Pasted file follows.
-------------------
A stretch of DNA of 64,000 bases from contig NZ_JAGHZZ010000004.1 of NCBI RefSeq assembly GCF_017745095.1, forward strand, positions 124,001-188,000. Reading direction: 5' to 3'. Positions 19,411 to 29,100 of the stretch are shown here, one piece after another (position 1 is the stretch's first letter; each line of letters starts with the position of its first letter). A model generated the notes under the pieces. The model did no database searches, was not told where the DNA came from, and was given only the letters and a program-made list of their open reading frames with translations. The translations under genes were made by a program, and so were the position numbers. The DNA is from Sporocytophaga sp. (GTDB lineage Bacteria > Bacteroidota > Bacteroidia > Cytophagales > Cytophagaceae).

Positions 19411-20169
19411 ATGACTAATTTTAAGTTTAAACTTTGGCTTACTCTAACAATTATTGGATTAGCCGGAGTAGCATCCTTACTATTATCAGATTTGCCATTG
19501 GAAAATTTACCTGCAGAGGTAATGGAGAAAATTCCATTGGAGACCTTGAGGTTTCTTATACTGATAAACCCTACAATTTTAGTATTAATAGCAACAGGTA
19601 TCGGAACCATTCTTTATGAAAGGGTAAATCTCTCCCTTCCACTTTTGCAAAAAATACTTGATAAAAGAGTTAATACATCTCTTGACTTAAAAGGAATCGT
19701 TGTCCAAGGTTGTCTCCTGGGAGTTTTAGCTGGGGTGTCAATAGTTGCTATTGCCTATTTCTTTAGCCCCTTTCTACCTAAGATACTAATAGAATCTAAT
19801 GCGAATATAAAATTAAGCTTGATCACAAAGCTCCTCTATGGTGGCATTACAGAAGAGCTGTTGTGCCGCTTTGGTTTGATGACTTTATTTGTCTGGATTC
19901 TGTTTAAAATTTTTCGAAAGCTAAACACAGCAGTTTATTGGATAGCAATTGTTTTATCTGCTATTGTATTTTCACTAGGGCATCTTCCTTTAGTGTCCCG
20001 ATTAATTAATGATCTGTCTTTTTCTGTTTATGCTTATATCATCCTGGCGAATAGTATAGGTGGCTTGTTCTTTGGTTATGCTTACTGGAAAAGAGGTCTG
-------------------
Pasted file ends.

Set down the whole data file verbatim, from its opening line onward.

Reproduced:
A stretch of DNA of 64,000 bases from contig NZ_JAGHZZ010000004.1 of NCBI RefSeq assembly GCF_017745095.1, forward strand, positions 124,001-188,000. Reading direction: 5' to 3'. Positions 19,411 to 29,100 of the stretch are shown here, one piece after another (position 1 is the stretch's first letter; each line of letters starts with the position of its first letter). A model generated the notes under the pieces. The model did no database searches, was not told where the DNA came from, and was given only the letters and a program-made list of their open reading frames with translations. The translations under genes were made by a program, and so were the position numbers. The DNA is from Sporocytophaga sp. (GTDB lineage Bacteria > Bacteroidota > Bacteroidia > Cytophagales > Cytophagaceae).

Positions 19411-20169
19411 ATGACTAATTTTAAGTTTAAACTTTGGCTTACTCTAACAATTATTGGATTAGCCGGAGTAGCATCCTTACTATTATCAGATTTGCCATTG
19501 GAAAATTTACCTGCAGAGGTAATGGAGAAAATTCCATTGGAGACCTTGAGGTTTCTTATACTGATAAACCCTACAATTTTAGTATTAATAGCAACAGGTA
19601 TCGGAACCATTCTTTATGAAAGGGTAAATCTCTCCCTTCCACTTTTGCAAAAAATACTTGATAAAAGAGTTAATACATCTCTTGACTTAAAAGGAATCGT
19701 TGTCCAAGGTTGTCTCCTGGGAGTTTTAGCTGGGGTGTCAATAGTTGCTATTGCCTATTTCTTTAGCCCCTTTCTACCTAAGATACTAATAGAATCTAAT
19801 GCGAATATAAAATTAAGCTTGATCACAAAGCTCCTCTATGGTGGCATTACAGAAGAGCTGTTGTGCCGCTTTGGTTTGATGACTTTATTTGTCTGGATTC
19901 TGTTTAAAATTTTTCGAAAGCTAAACACAGCAGTTTATTGGATAGCAATTGTTTTATCTGCTATTGTATTTTCACTAGGGCATCTTCCTTTAGTGTCCCG
20001 ATTAATTAATGATCTGTCTTTTTCTGTTTATGCTTATATCATCCTGGCGAATAGTATAGGTGGCTTGTTCTTTGGTTATGCTTACTGGAAAAGAGGTCTG